InuYasha (Action Edition) Vol. #02 - Mania.com



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Info:

  • Age Rating: 13 & Up
  • Released By: Viz Media
  • MSRP: 8.95
  • Pages: 200
  • ISBN: 1-56931-948-0
  • Size: 5X7
  • Orientation: Left to Right

InuYasha (Action Edition) Vol. #02

By Megan Lavey     February 18, 2004
Release Date: March 01, 2003


InuYasha (Action Edition) Vol.#02
© Viz Media


Creative Talent
Writer/Artist:Rumiko Takahashi
Translated by:Mari Morimoto
Adapted by:

What They Say
Now that Inu-Yasha is bound by a spell to Kagome, he has to help her find the shattered pieces of the jewel. But that?s not the only challenge these two will face ? the half-demon Inu-Yasha has a personal battle to fight, against own half-brother, Sesshomaru!

The Review
Packaging:
The original cover from the second Japanese volume, which is always a nice fit. Inuyasha is attacking in the background while Kagome is in the forefront, looking serious. The musings over the logo can be found in the first review. The spine has a smaller version of the front cover and the back has a picture of Sesshomaru.

Artwork:
Again, standard Takahashi artwork. The new characters featured here are Jaken and Sesshomaru. And yes, Sesshomaru is quite pretty. And yes, that fluffy thing he has thrown over his shoulder is his tail. The battle scenes are very lush and even a bit scary at times.

Text:
No standouts for me regarding the text other than how they use the name, Sesshomaru. The English manga is the only place that I know of that uses the name ?Sessho-maru? instead of ?Sesshomaru.? Not even the subtitled anime from the same company handles it in the same way. For convenience, I?ll be referring to Inu-Yasha?s brother as ?Sesshomaru? in the reviews.

One addition that I forgot to mention for my review of vol. 1 is that there is a little sidebar at the beginning of the manga explaining exactly what the Sengoku Jidai was. It?s very informative, however the Sengoku Jidai ended in 1568 rather than 1558. 1568 was when Oda Nobunaga invaded Kyoto and took it over.

Review:
This volume picks up where the last leaves off with Inu-Yasha and Kagome fighting Yura of the Demon Hair. Inu-Yasha discovers that Kagome is actually pretty useful and it?s here that he really starts to make an effort to protect her. At the end of the fight, he calls her by her name, which shows that he no longer thinks of her as a Kikyo clone.

They quickly go into their next ordeal, with the arrival of Myoga, a flea who had been in the service of Inu-Yasha?s father and is now looking over him?when he?s not running away from battle. Kagome discovers that Inu-Yasha has a body quite different from her own, as the wounds from their previous battle healed within days. Meanwhile, she brings the first of several modern conveniences back to the Sengoku Jidai, starting off with her bicycle.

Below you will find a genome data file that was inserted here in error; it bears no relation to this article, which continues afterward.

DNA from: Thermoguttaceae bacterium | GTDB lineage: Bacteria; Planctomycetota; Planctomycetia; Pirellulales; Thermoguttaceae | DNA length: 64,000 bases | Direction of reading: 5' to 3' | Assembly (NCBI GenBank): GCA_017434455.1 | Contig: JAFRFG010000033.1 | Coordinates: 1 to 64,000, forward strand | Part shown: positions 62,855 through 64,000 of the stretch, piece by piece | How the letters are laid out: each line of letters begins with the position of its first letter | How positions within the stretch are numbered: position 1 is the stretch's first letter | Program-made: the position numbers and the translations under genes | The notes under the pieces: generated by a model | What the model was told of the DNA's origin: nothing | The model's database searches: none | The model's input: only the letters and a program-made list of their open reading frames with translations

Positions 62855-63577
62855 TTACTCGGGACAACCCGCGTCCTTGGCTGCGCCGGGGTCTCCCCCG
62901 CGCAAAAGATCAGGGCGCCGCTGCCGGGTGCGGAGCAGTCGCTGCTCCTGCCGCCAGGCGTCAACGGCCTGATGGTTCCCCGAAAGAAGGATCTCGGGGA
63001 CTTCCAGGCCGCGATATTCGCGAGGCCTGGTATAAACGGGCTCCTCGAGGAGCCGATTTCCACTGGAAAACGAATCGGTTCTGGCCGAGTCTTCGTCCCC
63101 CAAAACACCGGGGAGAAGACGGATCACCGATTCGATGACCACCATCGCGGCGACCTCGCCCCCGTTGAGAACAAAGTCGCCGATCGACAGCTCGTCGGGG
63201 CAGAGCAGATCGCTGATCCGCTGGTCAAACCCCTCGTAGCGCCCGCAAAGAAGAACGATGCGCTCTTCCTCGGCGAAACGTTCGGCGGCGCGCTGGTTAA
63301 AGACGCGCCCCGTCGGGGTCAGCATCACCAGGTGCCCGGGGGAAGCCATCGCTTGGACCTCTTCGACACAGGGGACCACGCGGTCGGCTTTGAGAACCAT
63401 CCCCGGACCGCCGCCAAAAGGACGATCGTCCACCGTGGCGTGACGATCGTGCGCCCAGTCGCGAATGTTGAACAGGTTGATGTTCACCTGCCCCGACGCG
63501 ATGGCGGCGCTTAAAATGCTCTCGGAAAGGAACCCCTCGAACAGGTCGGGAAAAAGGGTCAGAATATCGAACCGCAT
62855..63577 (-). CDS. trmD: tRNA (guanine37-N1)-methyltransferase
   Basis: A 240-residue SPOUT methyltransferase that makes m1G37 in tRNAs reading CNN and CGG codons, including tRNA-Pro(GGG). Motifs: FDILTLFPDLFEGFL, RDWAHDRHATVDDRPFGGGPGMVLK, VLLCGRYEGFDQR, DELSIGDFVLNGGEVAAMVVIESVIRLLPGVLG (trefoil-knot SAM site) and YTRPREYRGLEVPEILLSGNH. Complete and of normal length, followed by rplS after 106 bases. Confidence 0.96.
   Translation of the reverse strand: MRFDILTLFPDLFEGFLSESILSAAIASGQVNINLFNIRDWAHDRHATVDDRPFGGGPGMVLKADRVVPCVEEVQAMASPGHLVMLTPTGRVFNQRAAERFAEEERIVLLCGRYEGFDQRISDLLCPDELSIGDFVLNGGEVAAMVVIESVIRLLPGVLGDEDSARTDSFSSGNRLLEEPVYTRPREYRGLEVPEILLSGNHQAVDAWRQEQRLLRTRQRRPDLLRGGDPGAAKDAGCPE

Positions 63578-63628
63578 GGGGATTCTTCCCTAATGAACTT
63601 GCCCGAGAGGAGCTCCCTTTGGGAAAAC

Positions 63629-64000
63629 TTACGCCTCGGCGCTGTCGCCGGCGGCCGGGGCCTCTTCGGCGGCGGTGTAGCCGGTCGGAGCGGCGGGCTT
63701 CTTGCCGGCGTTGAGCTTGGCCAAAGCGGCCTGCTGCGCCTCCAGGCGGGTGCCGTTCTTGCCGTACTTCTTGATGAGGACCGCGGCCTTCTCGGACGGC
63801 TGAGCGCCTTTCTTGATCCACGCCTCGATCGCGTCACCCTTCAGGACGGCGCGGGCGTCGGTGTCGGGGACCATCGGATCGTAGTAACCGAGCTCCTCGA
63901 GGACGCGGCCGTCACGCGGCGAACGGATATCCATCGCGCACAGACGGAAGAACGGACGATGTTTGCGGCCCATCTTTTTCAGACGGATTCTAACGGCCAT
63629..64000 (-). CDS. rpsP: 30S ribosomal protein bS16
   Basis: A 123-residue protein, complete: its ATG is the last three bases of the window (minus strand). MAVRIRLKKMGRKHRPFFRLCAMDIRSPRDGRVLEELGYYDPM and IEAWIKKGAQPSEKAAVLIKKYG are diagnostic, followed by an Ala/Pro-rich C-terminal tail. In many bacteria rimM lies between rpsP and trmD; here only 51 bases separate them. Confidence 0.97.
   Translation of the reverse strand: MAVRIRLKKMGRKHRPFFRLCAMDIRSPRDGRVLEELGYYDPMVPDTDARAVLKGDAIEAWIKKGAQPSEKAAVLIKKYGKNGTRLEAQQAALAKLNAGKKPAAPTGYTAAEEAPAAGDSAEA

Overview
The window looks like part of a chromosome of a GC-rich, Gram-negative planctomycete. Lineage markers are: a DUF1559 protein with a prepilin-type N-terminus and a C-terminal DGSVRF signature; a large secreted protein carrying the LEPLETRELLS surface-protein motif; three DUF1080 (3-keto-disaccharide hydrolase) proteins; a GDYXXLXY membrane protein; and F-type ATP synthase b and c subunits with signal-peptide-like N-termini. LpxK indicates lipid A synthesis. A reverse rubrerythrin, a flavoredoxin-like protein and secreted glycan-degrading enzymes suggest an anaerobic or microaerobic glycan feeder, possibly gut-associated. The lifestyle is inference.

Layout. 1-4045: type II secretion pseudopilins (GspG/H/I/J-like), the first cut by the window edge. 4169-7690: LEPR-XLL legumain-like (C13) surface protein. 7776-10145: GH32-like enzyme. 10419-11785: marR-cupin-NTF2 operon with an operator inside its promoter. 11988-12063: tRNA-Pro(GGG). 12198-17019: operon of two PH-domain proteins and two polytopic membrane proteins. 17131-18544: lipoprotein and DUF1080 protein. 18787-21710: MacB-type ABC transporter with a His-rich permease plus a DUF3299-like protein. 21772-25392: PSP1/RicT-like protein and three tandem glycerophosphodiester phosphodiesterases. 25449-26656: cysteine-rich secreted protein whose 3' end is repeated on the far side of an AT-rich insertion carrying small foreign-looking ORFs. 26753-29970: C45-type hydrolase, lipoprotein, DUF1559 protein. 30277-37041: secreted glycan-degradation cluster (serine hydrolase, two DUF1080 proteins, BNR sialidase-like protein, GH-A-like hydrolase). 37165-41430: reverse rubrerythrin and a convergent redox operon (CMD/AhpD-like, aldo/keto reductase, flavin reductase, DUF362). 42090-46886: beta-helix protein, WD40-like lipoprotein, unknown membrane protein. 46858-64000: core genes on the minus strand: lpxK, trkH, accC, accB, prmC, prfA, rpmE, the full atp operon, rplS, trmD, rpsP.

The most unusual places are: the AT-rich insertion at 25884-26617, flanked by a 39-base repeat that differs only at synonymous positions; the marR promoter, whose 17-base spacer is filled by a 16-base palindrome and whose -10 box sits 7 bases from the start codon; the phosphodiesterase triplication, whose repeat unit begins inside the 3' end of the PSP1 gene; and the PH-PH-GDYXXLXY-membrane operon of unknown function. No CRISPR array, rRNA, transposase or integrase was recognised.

Myoga tells Kagome about Inu-Yasha being a half-breed ? half human, half demon. His mother was a full human. He also lets them know that someone is in search of Inu-Yasha?s father?s grave. They?re after a sword, known as Tetsusaiga, that Inu-Yasha?s father had made in order to protect his mother. They find out shortly thereafter that the thief is no other than Inu-Yasha?s half-brother, the full demon Sesshomaru.

This volume takes the time to do some character growth for Inuyasha, explaining more about his past and how he came to be where he is. It also serves as the introduction for his half-brother, Sesshomaru and the feud between that is one of the running subplots in the series. Of course, every bad-ass hero needs some sort of sword to fight with, so this manga details how Inuyasha gets his.

The standout for this volume is the character development, showing a vulnerable side to Inuyasha that was hidden by his initial anger at the beginning of the series. You can start to see why he has such a hard time trusting people, but that he will do anything to protect the ones he does care for. He is showing more of the complexity that was hinted at in the first volume of the series.

The series also starts to stand out from other similar time-travel series in that Kagome goes back to her own time and starts to bring things back, such as a first-aid kit and her bike. The modern world isn?t forgotten, but the people back in the Sengoku Jidai don?t seem too shaken by the stuff Kagome?s bringing back.

With this being the second volume, it keeps the momentum of the first volume going while not immediately diving into the hunt for the Shikon shards. It is well worth picking up the first two volumes together and seeing if you like the series based on them. If so, definitely keep going. There?s an epic in the works here and the ride?s part of the fun.

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